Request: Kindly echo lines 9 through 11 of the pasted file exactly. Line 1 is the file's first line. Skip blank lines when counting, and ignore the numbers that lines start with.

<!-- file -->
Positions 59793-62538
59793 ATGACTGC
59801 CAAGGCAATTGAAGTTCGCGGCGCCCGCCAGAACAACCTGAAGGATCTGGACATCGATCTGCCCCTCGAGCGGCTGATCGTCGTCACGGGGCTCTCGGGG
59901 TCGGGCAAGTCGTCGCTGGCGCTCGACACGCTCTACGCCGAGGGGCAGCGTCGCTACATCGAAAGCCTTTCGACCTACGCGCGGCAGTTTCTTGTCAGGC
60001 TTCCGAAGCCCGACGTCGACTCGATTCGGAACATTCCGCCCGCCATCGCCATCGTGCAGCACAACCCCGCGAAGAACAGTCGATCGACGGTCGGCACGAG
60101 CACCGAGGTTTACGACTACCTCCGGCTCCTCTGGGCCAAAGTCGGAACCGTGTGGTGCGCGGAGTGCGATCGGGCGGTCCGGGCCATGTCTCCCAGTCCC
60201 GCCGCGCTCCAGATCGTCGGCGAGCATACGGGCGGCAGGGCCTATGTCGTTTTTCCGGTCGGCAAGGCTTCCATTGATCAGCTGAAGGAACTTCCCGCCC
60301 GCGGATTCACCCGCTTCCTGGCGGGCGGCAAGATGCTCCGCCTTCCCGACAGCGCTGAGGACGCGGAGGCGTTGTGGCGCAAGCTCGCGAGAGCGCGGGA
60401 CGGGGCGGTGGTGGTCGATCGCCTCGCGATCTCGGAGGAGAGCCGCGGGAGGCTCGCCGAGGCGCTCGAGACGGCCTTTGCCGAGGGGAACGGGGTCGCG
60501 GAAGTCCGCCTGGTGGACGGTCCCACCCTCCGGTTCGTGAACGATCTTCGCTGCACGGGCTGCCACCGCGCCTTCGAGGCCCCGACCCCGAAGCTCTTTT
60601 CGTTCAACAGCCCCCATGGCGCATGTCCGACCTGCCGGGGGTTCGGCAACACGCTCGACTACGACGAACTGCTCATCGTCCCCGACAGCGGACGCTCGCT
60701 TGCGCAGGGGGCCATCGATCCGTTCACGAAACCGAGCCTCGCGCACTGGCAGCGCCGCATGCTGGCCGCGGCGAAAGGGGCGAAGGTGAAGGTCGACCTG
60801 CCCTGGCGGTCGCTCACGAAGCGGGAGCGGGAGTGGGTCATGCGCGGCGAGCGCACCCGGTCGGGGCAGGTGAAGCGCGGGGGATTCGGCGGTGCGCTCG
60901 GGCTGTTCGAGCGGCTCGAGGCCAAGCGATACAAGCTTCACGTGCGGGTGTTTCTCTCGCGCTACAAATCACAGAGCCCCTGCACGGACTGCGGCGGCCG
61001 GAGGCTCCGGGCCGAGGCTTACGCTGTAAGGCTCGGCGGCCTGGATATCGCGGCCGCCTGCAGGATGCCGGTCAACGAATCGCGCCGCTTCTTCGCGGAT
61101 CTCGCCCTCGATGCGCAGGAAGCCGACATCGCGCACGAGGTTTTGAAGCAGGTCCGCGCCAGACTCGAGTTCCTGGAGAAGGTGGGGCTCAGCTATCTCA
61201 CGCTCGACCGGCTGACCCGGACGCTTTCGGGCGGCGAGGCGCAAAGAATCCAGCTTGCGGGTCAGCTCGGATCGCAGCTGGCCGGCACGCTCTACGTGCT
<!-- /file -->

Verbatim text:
60401 CGGGGCGGTGGTGGTCGATCGCCTCGCGATCTCGGAGGAGAGCCGCGGGAGGCTCGCCGAGGCGCTCGAGACGGCCTTTGCCGAGGGGAACGGGGTCGCG
60501 GAAGTCCGCCTGGTGGACGGTCCCACCCTCCGGTTCGTGAACGATCTTCGCTGCACGGGCTGCCACCGCGCCTTCGAGGCCCCGACCCCGAAGCTCTTTT
60601 CGTTCAACAGCCCCCATGGCGCATGTCCGACCTGCCGGGGGTTCGGCAACACGCTCGACTACGACGAACTGCTCATCGTCCCCGACAGCGGACGCTCGCT